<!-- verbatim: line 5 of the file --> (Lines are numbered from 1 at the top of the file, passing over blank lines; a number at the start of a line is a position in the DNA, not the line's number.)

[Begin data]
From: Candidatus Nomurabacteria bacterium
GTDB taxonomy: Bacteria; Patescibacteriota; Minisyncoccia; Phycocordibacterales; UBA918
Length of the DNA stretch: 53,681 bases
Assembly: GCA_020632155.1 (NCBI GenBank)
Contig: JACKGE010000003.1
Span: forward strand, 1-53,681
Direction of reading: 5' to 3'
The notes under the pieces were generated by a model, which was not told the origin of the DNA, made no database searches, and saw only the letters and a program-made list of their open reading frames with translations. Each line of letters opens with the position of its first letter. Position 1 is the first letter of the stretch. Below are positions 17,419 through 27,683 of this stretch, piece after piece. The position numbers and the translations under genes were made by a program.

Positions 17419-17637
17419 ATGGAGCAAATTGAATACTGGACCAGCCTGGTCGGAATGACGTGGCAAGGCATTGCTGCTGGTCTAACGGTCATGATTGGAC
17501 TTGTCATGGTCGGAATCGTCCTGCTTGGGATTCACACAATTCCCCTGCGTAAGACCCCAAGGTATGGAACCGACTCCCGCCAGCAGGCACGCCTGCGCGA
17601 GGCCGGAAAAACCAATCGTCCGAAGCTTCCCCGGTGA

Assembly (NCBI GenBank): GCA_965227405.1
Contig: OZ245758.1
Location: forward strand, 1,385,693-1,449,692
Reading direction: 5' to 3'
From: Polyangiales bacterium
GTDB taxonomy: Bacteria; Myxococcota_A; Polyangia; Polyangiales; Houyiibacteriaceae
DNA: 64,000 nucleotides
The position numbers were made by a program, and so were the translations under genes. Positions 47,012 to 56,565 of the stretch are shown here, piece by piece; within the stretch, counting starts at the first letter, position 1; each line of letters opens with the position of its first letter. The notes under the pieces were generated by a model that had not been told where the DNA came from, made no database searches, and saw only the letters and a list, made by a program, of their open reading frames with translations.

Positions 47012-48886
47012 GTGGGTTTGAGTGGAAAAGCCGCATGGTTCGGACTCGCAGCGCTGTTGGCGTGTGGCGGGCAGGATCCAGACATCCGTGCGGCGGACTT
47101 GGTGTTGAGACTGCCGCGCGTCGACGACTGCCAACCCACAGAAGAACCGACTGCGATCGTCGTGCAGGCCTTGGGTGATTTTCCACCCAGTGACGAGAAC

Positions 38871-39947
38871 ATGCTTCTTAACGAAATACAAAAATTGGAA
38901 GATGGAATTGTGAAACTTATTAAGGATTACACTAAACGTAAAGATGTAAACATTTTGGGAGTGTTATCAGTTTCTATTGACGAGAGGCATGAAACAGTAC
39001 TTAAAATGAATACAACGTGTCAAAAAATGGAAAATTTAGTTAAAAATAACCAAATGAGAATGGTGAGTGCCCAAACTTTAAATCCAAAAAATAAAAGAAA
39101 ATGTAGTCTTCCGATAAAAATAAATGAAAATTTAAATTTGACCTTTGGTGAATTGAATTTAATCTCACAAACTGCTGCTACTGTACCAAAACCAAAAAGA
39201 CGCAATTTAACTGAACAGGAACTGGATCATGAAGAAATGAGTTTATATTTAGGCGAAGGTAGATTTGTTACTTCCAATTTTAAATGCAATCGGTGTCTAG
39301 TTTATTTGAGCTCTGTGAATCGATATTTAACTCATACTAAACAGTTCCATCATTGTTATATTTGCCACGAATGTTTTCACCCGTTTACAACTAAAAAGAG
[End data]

Contig: JACKGE010000003.1